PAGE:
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    Introduction to Amplifiers

    In the analog circuits the transducers provide signals that are weak in amplitude in the range of microV or mV and possesses very less energy. This type of signals are too small for reliable processing. So it is necessary to enhance the amplitude of such weak signals. The functional block that does this task is called as the signal amplifier. The amplifier discussed previously is called as the voltage amplifier since its purpose is to increase the voltage level of the signal. The parameters that we are primarily interested in the amplifiers are the ac small signal,  mid-band voltage/current gains and the input/output resistances. In general, the gain of amplifier, if plotted as a function of frequency shows an inverted bathtub type of characteristics, i.e. the gain falls at very low as well as very high frequencies as shown in below figure. In between these two extremes there is range of frequencies over which the gain maintains a constant value and thus is independent of the frequency, this range is known as mid-band range or simply mid-band.

    Below figure shows the magnitude response of the amplifier it indicates that the gain is almost constant over a wide range in between w1 and w2. The signals whose frequencies are below w1 or above w2 will have lower gain.

    Amplfier Response

    CLASSIFICATION OF AMPLIFIERS

    Most electronic devices used at least one amplifier, but there are many types of amplifiers.
    Instrumentation Amplifier, Operational Amplifier, voltage amplifiers etc.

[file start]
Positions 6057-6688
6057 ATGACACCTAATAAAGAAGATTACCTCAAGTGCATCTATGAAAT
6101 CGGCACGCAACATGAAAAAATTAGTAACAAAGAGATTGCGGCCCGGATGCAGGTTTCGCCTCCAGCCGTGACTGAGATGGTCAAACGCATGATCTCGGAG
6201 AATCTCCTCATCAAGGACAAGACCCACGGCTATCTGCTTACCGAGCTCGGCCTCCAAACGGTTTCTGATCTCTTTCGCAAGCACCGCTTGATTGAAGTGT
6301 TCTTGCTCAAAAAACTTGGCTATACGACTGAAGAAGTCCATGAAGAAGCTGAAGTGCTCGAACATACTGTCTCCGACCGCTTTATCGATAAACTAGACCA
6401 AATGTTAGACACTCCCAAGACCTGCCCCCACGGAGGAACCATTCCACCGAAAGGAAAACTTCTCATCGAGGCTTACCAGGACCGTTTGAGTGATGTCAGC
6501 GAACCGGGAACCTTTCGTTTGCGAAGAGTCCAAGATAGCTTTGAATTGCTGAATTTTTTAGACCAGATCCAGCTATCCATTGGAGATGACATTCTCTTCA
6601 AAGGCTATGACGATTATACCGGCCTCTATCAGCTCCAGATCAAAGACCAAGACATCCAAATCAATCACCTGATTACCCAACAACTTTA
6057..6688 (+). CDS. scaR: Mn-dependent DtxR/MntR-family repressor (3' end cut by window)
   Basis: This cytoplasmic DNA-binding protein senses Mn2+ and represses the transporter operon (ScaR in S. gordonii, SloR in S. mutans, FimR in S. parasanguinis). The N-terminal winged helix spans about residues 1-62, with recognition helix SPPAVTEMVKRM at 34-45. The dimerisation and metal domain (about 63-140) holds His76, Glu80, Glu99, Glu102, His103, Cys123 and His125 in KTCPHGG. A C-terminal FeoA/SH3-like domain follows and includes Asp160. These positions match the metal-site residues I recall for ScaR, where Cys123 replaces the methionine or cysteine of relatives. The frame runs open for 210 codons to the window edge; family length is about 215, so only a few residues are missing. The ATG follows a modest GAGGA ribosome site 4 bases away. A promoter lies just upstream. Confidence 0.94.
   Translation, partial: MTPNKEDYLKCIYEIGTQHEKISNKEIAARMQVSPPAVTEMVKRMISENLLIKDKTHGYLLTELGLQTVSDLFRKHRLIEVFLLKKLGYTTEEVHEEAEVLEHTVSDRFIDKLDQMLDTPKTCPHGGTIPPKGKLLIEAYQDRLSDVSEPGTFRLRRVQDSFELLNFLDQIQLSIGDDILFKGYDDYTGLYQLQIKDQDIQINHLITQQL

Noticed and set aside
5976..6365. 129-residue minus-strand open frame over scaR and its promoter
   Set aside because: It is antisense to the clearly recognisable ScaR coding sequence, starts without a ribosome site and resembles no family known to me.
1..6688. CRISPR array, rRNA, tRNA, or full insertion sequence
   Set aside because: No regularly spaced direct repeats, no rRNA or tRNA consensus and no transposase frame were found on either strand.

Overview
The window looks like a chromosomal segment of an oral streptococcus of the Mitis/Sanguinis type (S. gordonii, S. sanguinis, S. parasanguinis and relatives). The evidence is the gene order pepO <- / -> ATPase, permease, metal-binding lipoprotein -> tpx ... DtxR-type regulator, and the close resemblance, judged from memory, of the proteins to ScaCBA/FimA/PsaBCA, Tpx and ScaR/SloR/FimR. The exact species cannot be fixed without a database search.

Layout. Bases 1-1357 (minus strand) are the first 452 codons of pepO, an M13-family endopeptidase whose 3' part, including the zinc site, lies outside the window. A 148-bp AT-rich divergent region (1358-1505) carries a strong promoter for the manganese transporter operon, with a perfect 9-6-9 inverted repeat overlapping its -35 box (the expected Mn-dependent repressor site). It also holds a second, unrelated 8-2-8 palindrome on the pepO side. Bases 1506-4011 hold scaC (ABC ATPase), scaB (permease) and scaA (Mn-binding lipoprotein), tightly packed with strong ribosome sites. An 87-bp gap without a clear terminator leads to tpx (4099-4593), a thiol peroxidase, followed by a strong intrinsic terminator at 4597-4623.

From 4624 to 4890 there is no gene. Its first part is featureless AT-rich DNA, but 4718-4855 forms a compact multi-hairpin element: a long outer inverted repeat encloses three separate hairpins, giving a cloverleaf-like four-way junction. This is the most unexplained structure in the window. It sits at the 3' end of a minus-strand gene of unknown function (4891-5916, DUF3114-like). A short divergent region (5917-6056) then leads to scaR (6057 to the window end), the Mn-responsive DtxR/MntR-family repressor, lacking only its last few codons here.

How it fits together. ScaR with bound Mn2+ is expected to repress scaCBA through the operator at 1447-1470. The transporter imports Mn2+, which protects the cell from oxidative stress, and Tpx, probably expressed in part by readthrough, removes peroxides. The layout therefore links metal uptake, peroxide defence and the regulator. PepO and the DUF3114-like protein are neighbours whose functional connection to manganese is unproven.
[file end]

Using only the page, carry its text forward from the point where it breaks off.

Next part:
This module will not try to describe all the different types of amplifiers.
    You will be show some typically amplifier circuits and general principles of amplifiers.
    Generally amplifiers can be classified in 2 ways.
    The first classification is by their function. This means they are basically
    a) Voltage amplifiers
    b) Power amplifiers

    The band of frequencies over which the gain of the amplifier is almost constant within 3 dB range is called as the amplifier bandwidth (mid-band).
    There are four types of amplifiers used in analog integrated circuits that are :
    1) Voltage amplifier
    2) Current amplifier
    3) Transresistance amplifier
    4) Transconductance amplifier.

    1. Voltage Amplifier
      The voltage amplifier takes the small input voltage signal and raises its amplitude by a factor called as the gain of amplifier.  The voltage gain of the voltage amplifier is,
      The input impedance Ri = ∞ and the output impedance Ro = 0.   Fig. Voltage amplifier
    Voltage Amplifier
    Voltage Amplifier

    2)Current Amplifier :
    The current amplifier takes the input as a small
    current and raises the magnitude of current at output.
    Below Figure shows the ideal model of the current amplifier.
    The current gain of the current amplifier is, Alpha [Latex]i=\frac { Iout }{ Iin }[/Latex]
    The input impedance Ri = 0 and the output impedance Ro = ∞. Fig. Current amplifier.

    Current Amplifier

    3) Transresistance Amplifier :
    The transresistance amplifier takes the input as the small current and raises the voltage
    levels at the output node. Below figure shows the Ideal model of transresistance amplifier.
    Av =
    Ai =

    Transresistance Amplifier

    Figure Transresistance amplifier
    The transresistance of the amplifier is given as,
    The input impedance Ri = 0 and the output impedance Ro = 0.

    4) Transconductance Amplifier :
    The transconductance amplifier takes the input
    as the voltage and raises the current at the output node.
    Rm =

    Transconductance-Amplifier

    Questions

    Q-1. What is amplification?
    Q-2. Does an amplifier actually change an input signal? Why or why not?
    Q-3. Why do electronic devices use amplifiers?
    Q-4. What are the important parameters of an amplifier?
    Q-5. What are the types of amplifiers used in analog integrated circuits ?


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